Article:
a. From the first dropdown list, select the API Gateway;
b. Create an API option from the “Create a new API or attach an existing one” section;
c. HTTP API as API Type, and
d. Set the Security as Open and click Add (bottom right).
Now that the API Gateway trigger has been added to the AWS Lambda function it can be used to trigger the function’s code.
The API endpoint will be presented in the Configuration → Triggers panel, and simply navigating to this URL using a browser will essentially instruct the API Gateway to trigger the Lambda function.
And that is pretty much how easy it is to have an AWS Lambda function execute from a HTTP request made from a browser to an API endpoint which triggers the Lambda function, which in turn, via AWS API Gateway, responds to the browser.
Update the Function
It is also fairly straight forward to update the function and the changes will be seen immediately once these are deployed.
To do this, you would need to:
To do this, you would need to:
- Navigate to the function overview and make a change to the response message.
- There will be a message notifying you that the changes have not been deploy.
- Click on the Deploy button.
- Once deployment is complete, head back to the browser and refresh the page
When creating a Lambda function or any serverless applications in general, there are several resources which are created during the process, many which are required, and some that are optional (optional in the sense that if the server application requires a database layer, you’ll have to add that).
These all work in unison to achieve our desired outcome. In the case of this simple example, the following resources were created:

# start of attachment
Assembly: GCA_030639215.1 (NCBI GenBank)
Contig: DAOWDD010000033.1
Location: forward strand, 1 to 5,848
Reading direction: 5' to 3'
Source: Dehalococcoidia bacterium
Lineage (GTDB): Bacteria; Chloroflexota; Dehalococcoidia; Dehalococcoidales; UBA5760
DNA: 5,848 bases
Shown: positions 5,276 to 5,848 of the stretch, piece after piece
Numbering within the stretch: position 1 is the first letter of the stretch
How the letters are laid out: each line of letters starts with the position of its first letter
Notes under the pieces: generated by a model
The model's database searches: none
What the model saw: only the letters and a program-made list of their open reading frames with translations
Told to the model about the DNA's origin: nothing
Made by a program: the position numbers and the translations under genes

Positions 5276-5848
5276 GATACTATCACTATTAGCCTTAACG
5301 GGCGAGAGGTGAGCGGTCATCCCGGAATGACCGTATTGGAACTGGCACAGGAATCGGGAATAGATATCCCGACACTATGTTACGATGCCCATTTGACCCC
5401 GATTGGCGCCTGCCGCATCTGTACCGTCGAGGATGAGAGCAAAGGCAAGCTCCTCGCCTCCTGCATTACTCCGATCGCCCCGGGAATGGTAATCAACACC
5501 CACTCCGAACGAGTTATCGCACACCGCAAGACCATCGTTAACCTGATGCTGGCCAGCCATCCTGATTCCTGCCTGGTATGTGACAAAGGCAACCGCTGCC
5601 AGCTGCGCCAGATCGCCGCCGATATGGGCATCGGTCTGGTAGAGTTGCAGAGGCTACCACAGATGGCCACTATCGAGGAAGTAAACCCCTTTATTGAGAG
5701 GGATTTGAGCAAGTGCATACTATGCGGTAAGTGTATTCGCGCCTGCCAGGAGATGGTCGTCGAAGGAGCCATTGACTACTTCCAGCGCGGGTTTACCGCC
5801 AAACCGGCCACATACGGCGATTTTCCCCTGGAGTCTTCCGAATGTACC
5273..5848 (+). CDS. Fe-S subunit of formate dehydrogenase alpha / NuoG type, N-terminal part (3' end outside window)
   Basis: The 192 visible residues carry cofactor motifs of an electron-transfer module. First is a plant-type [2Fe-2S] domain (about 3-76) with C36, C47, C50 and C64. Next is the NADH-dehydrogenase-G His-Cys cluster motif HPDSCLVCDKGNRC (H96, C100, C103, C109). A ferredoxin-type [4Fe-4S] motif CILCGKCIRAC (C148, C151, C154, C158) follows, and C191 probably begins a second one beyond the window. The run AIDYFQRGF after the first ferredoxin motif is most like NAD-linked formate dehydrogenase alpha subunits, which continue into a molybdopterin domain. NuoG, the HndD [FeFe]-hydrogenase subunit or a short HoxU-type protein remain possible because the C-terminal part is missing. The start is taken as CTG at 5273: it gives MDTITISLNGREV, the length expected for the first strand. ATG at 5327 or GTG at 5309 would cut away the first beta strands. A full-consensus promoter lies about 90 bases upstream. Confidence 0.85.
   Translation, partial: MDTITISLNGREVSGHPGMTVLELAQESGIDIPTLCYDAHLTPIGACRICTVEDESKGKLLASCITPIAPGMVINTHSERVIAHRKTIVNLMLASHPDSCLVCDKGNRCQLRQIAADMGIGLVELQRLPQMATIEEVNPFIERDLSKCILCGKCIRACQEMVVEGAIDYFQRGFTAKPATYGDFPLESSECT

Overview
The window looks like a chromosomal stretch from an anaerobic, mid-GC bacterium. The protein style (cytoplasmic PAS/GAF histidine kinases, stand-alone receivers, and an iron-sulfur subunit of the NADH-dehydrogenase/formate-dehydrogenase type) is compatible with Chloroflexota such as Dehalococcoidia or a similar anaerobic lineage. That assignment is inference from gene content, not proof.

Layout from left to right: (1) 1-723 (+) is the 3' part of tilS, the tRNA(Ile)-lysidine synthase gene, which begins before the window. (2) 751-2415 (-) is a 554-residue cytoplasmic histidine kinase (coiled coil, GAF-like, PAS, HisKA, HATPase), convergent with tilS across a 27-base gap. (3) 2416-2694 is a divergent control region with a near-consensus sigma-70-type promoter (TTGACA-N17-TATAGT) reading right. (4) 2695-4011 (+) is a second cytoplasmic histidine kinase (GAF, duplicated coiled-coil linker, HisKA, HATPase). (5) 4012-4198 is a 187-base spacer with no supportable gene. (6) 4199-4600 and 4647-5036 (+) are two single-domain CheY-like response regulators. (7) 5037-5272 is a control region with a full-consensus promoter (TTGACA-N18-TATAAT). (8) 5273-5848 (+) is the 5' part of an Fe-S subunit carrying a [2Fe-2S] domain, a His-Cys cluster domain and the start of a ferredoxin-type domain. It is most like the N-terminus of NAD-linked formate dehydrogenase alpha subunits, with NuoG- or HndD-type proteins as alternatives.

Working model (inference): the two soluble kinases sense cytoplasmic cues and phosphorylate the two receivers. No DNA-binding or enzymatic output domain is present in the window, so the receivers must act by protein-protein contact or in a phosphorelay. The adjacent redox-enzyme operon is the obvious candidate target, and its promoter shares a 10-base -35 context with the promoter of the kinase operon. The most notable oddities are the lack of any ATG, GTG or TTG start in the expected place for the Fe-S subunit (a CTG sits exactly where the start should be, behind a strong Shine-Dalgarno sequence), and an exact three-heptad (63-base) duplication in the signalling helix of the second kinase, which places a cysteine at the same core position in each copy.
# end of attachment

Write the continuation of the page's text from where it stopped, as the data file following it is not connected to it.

- The actual Lambda function
- The API Gateway HTTP API resource
- The execution Permission and Role
Before moving on, its is a good idea to clean up / remove the resources which have been created during the previous steps.
To delete a Lambda function
- Navigate to the Lambda function overview page.
- Choose Actions, Delete.
- In the Delete function dialog box, choose Delete.
To delete an API Gateway API
- Open the API Gateway page and select the API.
- Choose Actions, Delete.
- In the Delete API dialog box, choose Delete.
To delete the execution role
- Open the Roles page of the AWS Identity and Access Management (IAM) console.
- Select the function's role (
- Choose Delete role.
- In the Delete role dialog box, confirm the deletion and click Delete.
To delete the log group
Although these logs aren’t necessarily an AWS resource, it may be worth cleaning them up.
- Open the Log groups page of the CloudWatch console.
- Select the function's log group (
- Choose Actions, Delete log group(s).
- In the Delete log group(s) dialog box, choose Delete.
This is all good and well, but it is not useful for a developer who may have several API endpoints as Lambda functions in a CRUD-like API. Surely there is an easier way to build serverless applications than having to navigate to multiple pages using the AWS Console.
And there is, its called the the AWS Serverless Application Model (SAM) which is an open-source framework for building serverless applications.
In part two we take a look at how you can progress to the next level using AWS SAM.